A year and a half after confessing to shooting the mother of his child nine times, Keith Ammons is heading to prison -- and Gina Williams is sharing the details of her journey exclusively with FOX 9 News.
It's nothing short of astonishing that Williams survived the attack, but despite the fact that her life was changed forever, she has held onto a positive attitude through it all. In fact, she refuses to let anyone take pity on her and plans to continue celebrating how her journey has put life into perspective.
A little wiggle in Williams' left leg represents a huge miles stone.
"My mind is getting some connection there," she said.
On Labor Day in 2011, Williams was paralyzed from the waist down when she was shot nine times with a .45-caliber gun. Her partner of 15 years, Keith Ammons, was upset they were separating and only stopped shooting when the gun jammed.
"Hit my spleen, my intestines, my bowel, my lung, my spine," recalled Williams. "So, a lot of organs were hit. My spleen had to be removed. So, I'm blessed. I'm so blessed ."
Williams first spoke with FOX 9 during her recovery at North Memorial Hospital. At that point, she had undergone three surgeries and a bullet was still lodged in her back. Since then, she's had a fourth surgery and the bullet was removed.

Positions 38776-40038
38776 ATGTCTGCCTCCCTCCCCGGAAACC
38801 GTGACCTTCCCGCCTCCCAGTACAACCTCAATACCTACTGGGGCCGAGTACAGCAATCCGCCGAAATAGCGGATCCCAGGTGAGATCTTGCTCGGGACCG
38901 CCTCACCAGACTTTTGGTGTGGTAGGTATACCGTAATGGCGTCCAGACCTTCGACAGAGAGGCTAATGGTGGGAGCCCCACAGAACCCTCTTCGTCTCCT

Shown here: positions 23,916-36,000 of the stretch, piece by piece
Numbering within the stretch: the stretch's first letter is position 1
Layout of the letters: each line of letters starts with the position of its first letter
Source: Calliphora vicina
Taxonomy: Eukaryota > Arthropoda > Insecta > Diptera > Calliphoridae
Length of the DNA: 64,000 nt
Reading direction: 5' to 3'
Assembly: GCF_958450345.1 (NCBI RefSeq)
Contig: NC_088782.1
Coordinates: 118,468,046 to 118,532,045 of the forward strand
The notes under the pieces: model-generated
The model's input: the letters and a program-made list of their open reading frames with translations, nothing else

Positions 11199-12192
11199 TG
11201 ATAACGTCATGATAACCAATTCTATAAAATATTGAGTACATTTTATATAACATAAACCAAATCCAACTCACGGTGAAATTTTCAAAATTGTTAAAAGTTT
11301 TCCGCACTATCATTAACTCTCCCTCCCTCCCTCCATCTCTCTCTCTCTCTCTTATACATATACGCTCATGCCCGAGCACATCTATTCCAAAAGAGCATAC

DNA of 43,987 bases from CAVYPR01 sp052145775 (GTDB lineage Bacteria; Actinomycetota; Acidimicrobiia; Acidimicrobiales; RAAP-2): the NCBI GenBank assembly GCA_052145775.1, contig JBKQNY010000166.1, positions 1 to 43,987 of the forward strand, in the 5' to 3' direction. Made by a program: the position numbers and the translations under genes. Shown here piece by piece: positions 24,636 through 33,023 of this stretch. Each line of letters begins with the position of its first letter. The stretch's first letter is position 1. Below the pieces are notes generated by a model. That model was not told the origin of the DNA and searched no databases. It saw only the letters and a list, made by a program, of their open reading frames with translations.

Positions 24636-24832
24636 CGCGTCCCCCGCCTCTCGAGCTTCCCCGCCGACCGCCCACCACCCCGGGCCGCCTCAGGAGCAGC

"God was watching over me. He was watching over me. I didn't want to die," she said. "That's all I kept saying: 'I don't know want to die.'"
Ammons' attorney, Nick Gegen, said his client planned to take a plea deal from the start -- but a year and half later and just before trial, Ammons pleaded guilty. On Monday, he was sentenced to 190 months in prison with 559 days of credit.
"He thought it was fair for what he did and he's willing to serve his sentence," said Gegen.
On Thursday, Ammons was moved from the Hennepin County Jail to the prison where he will spend the next 15 years.
"I'm happy, I'm happy," says Williams. "Initially, I thought it was going to be more time, but I'm happy. It's enough time for him to think about what he did."
Meanwhile, Williams is moving on. She moved to a new home, she's back to work and, with help from family members, she continues to push through physical therapy. Despite what doctors say, Williams is determined to walk again.
"I have pain in my legs. Doctors say that's a good sign," Williams said. "God has gotten me through this -- and just having the faith that it is all going to be ok."
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